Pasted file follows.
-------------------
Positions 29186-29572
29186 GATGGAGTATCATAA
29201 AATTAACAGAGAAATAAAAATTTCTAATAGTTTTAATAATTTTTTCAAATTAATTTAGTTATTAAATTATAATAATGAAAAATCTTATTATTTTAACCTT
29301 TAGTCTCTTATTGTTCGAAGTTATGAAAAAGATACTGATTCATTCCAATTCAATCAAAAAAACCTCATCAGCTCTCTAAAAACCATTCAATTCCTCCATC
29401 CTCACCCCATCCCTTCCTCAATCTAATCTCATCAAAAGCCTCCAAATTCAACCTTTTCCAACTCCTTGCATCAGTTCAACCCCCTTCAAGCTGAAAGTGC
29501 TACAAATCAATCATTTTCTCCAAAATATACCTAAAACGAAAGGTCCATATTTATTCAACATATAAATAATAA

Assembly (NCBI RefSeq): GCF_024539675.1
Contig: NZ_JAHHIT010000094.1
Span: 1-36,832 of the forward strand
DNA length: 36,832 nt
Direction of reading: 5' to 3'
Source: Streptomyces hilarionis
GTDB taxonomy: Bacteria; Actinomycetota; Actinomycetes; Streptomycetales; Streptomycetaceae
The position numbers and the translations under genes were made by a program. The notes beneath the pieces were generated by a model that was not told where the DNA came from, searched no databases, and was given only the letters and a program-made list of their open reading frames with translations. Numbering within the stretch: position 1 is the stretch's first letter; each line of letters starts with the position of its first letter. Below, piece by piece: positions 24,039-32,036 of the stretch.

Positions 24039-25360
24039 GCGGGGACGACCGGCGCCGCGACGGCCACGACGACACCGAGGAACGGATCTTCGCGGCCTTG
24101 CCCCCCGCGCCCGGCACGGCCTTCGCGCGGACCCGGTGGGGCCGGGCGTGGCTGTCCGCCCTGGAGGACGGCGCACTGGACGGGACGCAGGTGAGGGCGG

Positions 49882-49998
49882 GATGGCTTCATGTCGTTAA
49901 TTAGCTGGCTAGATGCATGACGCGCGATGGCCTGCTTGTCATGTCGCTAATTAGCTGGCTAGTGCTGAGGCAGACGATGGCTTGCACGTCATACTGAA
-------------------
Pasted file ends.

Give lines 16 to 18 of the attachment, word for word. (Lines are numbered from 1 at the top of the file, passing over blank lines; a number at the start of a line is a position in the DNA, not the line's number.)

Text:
24039 GCGGGGACGACCGGCGCCGCGACGGCCACGACGACACCGAGGAACGGATCTTCGCGGCCTTG
24101 CCCCCCGCGCCCGGCACGGCCTTCGCGCGGACCCGGTGGGGCCGGGCGTGGCTGTCCGCCCTGGAGGACGGCGCACTGGACGGGACGCAGGTGAGGGCGG

Positions 49882-49998